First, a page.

Stroke | neurologic
Jesus Garcia is a serious cyclist, often covering more than 60 miles in a day. The 46-year-old husband and father of four knows what it takes to push through the pain to reach his goals. But he never imagined how important that mental toughness would be when it came to his health.
One morning, Jesus woke up unable to move his left arm and leg. Alarmed, his wife Ana rushed him to the emergency room at Texas Health Harris Methodist where doctors ran a series of tests that confirmed their worst fears. Jesus had a stroke.
“Suddenly, everything changed. I’m left-handed and the stroke affected my left side, so I couldn’t eat, couldn’t shower, get dressed or write. I had to depend on somebody to help with all of those things. I couldn’t seem to process information and couldn’t even remember my birthday or my age,” Jesus recalls.
Once stabilized, Jesus was transferred to inpatient rehabilitation where he spent ten days working on improving his cognitive and his activities of daily living (ADLs) skills. He was ready to go home, but far from where he wanted to be in terms of his goals. Like his long bike rides, Jesus knew recovery was a marathon, not a sprint, and he and his family began looking for the right place for him to continue his rehab. They chose the Day Neuro Program at Baylor Scott & White Institute for Rehabilitation (BSWIR) – Fort Worth.
Upon admission to this specialized program, Jesus needed a wheelchair to get around and still had significant difficulties performing daily activities. “I just wanted to be able to walk, drive and maybe even ride my bike again someday,” said Jesus. “I didn’t want to have to depend on anybody for anything.”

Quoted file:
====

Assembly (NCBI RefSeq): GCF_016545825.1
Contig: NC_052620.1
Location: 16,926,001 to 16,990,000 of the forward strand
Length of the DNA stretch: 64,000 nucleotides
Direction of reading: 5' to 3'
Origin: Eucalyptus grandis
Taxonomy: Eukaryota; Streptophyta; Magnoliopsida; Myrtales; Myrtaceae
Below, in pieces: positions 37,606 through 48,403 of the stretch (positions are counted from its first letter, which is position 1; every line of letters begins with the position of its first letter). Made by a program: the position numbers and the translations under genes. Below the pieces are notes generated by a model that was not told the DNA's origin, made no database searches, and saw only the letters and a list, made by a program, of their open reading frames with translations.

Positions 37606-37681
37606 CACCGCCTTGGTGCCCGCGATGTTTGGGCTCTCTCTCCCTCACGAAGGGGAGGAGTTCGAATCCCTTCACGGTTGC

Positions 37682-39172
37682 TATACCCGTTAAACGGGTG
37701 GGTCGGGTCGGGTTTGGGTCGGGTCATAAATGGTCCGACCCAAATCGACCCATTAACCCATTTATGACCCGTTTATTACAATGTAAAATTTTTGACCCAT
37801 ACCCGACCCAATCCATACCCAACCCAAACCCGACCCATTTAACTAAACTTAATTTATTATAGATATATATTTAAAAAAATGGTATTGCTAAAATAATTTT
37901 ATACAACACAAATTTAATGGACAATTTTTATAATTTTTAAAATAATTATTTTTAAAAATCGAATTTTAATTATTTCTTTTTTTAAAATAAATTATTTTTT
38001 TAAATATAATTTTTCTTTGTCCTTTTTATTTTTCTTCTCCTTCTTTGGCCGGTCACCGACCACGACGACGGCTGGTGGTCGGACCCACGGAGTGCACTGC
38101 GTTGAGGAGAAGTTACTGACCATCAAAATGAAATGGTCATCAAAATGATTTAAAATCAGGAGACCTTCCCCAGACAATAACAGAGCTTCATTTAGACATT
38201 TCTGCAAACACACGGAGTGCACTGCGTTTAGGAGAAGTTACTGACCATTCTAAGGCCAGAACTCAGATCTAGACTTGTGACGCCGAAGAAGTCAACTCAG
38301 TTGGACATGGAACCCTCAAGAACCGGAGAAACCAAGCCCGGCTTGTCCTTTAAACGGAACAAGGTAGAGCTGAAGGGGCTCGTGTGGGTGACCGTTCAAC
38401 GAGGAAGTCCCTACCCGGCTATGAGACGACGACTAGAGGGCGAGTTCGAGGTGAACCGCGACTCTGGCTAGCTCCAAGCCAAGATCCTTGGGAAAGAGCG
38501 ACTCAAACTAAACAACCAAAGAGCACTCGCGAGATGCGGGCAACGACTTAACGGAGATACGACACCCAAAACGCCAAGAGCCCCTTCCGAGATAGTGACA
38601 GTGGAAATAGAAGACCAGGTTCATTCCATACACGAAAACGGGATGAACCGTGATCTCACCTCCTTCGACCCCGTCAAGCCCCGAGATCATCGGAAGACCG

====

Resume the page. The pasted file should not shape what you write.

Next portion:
Jesus did, however, rely on the neuro-rehabilitation specialists at BSWIR – Fort Worth to restore his strength and abilities. Through intensive physical therapy and gait training sessions, Jesus began using a walker and, by the end of the month, was walking with minimal assistance. In occupational therapy, Jesus soon mastered ADLs, strengthening his affected arm and learning to use his non-dominant hand. By the time of discharge, he was able to manage all personal care tasks on his own.
Jesus was most impressed with how the Day Neuro team incorporated his interests into his treatment. When they found out he liked Starbucks, they turned a coffee run into a real-world community reintegration experience and a physical therapy session. Jesus would actually jog to the coffee shop and back! When Jesus mentioned that as a teenager he taught line dancing, his therapist had him teach the moves to a group of fellow patients as part of a multi-faceted therapy session. They also suggested he bring his bike with him on certain days and, with their support and skills training, Jesus soon began riding again.
“A lot of creativity goes into their plan to help you reach your goals. To them, the sky is the limit with what treatment options they come up with for you – and what they believe you can achieve,” said Jesus. “To them and to me, quitting is not an option.”